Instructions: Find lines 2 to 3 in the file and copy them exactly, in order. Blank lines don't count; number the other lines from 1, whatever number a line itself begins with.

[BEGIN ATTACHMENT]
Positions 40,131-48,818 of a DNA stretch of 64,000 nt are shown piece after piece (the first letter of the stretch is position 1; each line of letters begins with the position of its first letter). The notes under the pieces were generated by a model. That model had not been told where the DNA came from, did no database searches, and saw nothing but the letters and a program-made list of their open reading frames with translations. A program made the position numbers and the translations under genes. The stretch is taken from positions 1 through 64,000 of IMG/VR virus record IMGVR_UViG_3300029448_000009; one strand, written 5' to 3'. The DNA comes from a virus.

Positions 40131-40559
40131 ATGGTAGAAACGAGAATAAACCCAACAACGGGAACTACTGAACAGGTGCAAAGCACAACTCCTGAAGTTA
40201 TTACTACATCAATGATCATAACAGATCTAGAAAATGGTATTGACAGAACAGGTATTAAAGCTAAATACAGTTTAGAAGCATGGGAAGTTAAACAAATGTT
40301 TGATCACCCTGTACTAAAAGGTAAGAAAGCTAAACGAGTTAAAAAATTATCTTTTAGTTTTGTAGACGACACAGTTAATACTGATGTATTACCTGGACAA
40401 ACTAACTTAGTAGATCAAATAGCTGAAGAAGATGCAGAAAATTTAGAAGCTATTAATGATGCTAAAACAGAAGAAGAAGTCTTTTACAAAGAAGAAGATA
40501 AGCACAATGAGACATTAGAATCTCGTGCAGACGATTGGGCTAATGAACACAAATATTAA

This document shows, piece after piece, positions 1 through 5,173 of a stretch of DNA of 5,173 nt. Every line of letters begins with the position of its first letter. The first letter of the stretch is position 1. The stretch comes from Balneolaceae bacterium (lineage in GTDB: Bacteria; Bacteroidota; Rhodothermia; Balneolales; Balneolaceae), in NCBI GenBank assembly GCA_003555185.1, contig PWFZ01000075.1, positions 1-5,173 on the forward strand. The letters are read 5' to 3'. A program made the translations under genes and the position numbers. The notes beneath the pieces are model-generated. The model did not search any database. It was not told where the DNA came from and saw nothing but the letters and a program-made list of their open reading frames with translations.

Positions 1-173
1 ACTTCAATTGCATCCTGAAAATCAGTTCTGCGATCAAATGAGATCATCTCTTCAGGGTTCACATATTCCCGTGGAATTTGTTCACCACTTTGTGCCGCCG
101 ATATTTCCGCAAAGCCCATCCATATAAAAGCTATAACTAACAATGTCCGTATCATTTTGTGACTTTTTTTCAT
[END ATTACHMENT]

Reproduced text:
Positions 40131-40559
40131 ATGGTAGAAACGAGAATAAACCCAACAACGGGAACTACTGAACAGGTGCAAAGCACAACTCCTGAAGTTA